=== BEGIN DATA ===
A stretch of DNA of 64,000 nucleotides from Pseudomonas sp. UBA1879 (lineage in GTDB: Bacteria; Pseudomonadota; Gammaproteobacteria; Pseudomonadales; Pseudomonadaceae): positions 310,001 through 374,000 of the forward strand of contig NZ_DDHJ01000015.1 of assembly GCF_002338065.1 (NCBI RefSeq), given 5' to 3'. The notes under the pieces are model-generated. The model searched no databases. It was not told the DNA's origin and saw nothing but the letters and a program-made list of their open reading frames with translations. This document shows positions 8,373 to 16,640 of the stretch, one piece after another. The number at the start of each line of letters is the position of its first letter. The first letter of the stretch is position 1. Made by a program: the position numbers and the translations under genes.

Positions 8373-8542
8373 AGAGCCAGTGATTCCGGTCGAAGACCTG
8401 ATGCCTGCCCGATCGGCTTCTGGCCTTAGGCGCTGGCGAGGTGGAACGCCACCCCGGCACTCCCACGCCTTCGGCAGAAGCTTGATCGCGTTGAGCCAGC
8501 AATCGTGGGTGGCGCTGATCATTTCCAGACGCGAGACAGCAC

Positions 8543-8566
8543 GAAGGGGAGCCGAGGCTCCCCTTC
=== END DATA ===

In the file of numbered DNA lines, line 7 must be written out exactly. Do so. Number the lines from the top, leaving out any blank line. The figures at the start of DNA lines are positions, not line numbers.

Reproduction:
8543 GAAGGGGAGCCGAGGCTCCCCTTC